Piecing together the puzzle that is a condominium insurance policy can be tricky. As a condo owner, your insurance needs differ from those of a single-family homeowner. Understanding those differences is key to making sure that you get the maximum protection from your insurance coverage.
Here's some advice from Eric Sharfstein, claims director with National Insurance Underwriters, about what to look for in the fine print before you sign on the dotted line of a condo insurance policy.
1. Understand what you're responsible for and what the condo association covers
The key difference between homeowners insurance and condo insurance is the coverage for the structure. Since condo owners do not own the actual building themselves, only the unit they occupy, they typically insure their units "from the walls in." The condo association's master policy covers the larger structure.
In case of a fire, for example, the condo owner's policy would cover damage to the interior wall finishes but not structural damage, which would be covered under the condo association's master policy. The master policy usually also covers the common areas (such as hallways), grounds and building systems.
2. Make sure you have adequate coverage
If the condo association (via your monthly dues or common charges) is responsible for insuring what's outside your unit, you are responsible for insuring everything inside your unit. Typically that includes structural elements -- kitchen and bathroom fixtures and interior appointments, such as carpet and hardwood floors--as well as personal property. Your policy should address both types of contents.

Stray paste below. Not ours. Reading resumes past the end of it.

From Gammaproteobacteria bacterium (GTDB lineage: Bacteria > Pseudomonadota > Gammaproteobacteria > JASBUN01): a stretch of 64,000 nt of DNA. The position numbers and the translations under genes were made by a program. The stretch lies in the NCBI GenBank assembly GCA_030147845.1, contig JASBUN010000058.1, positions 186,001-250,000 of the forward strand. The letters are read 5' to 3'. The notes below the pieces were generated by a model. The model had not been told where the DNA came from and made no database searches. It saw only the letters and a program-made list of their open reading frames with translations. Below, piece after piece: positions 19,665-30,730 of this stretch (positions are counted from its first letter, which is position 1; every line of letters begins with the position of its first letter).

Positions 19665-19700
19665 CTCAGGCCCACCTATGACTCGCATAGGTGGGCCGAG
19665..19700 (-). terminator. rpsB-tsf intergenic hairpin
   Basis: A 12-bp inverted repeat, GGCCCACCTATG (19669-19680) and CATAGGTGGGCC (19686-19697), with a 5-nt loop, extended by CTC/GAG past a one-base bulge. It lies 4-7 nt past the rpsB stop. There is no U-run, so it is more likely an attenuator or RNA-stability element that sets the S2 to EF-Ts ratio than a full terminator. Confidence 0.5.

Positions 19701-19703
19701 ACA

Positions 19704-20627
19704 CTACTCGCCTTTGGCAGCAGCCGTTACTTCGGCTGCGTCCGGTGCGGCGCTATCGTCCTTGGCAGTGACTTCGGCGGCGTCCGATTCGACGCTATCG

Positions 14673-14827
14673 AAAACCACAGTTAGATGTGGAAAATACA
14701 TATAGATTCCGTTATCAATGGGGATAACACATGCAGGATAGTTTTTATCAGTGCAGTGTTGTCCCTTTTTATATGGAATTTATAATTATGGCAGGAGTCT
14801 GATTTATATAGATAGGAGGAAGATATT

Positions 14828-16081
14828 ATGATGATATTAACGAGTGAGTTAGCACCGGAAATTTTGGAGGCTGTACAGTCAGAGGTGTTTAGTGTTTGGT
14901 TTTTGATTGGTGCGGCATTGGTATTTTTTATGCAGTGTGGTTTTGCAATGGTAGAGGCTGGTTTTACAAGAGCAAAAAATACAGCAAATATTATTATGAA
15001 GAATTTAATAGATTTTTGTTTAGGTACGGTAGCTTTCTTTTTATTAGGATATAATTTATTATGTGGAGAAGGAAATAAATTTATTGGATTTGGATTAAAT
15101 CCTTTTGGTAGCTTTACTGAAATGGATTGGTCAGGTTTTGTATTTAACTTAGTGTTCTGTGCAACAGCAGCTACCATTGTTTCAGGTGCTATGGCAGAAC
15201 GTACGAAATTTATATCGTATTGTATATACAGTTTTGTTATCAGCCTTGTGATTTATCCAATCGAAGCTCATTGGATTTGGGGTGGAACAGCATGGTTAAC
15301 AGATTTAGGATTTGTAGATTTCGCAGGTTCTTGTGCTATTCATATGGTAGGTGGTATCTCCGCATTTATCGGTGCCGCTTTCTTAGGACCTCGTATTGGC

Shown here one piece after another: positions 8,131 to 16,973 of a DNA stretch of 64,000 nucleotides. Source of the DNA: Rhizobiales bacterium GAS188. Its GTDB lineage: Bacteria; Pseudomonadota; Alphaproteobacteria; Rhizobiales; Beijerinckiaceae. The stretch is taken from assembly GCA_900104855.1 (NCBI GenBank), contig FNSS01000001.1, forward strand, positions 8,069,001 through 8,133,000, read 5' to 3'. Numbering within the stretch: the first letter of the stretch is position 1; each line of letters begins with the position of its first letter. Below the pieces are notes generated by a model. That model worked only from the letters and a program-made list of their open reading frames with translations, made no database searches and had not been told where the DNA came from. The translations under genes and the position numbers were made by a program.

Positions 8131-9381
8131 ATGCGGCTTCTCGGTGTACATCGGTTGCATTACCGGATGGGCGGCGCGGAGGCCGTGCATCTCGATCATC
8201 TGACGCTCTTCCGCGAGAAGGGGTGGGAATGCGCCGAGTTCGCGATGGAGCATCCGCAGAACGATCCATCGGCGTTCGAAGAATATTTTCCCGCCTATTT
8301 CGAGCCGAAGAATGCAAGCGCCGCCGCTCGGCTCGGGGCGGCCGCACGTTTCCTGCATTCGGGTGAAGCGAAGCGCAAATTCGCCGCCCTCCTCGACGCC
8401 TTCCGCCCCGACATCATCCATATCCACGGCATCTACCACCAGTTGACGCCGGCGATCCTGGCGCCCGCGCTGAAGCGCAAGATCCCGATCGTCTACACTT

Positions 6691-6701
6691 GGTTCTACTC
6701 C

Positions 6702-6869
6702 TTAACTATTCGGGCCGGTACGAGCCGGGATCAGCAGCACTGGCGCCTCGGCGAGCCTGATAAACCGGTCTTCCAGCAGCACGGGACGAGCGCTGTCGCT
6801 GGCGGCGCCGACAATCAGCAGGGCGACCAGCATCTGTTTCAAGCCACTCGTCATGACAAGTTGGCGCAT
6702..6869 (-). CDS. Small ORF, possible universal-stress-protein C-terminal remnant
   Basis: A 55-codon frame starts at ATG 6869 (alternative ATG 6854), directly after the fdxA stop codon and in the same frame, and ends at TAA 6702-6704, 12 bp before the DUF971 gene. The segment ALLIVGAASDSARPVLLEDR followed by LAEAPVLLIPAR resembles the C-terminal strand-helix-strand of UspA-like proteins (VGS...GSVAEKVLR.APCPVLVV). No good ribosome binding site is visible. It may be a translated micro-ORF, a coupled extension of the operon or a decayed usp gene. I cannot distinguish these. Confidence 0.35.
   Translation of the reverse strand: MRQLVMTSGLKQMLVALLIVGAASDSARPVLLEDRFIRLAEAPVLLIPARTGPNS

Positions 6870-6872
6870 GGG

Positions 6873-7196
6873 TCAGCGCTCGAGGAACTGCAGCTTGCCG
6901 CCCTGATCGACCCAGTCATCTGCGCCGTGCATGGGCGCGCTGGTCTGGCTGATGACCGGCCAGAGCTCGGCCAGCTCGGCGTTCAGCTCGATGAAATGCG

Most policies also cover the costs of additional living expenses necessitated by a covered loss. In the case of the fire example cited above: If the unit was unlivable, the policy would cover the costs of temporary shelter, meals, etc.
Essential How-To-Guides on AOL Real Estate: Home Buying, Selling, Renting, Moving and Home Improvement 3. Choose replacement-cost coverage for your personal property
Without replacement cost coverage, the insurance company will pay only the depreciated "actual cash value" of your . But chances are, you will want to replace old items with new ones, especially when it comes to electronic devices such as TVs and computer equipment.
4. Check on liability exclusions
Your condo insurance policy should include liability coverage. If someone falls or is injured in your condominium unit, the policy covers the damages that the injured person is legally permitted to recover.
Increasingly there are exclusions to liability coverage, so check your policy carefully. Many insurance companies now exclude animal liability, so if a guest is bitten by the family dog, for example, there will be no coverage. Other exclusions may include swimming-pool liability. If your condo unit has its own pool, consider an additional liability policy to protect you against accident claims.
Reading and understanding your condo insurance policy is essential to ensuring that you're protected to the max and can face whatever situation arises armed with the most complete coverage available, says Sharfstein. He recommends visiting fmap.org to get competitive insurance quotes and do some comparison shopping. Also good is the website of the Florida Office of Insurance Regulation, which has a consumer link with useful information.
Shopping for insurance? Get help and advice from AOL Real Estate guides, whether you're a homeowner, a renter or planning your next move:
- Buying Insurance: How to Cover Your Next Move
- Renters Insurance: Why You Need It
- Condo and Homeowners Insurance: Key Differences
- Apartment Fire Safety Tips
- Apartment Security for Renters
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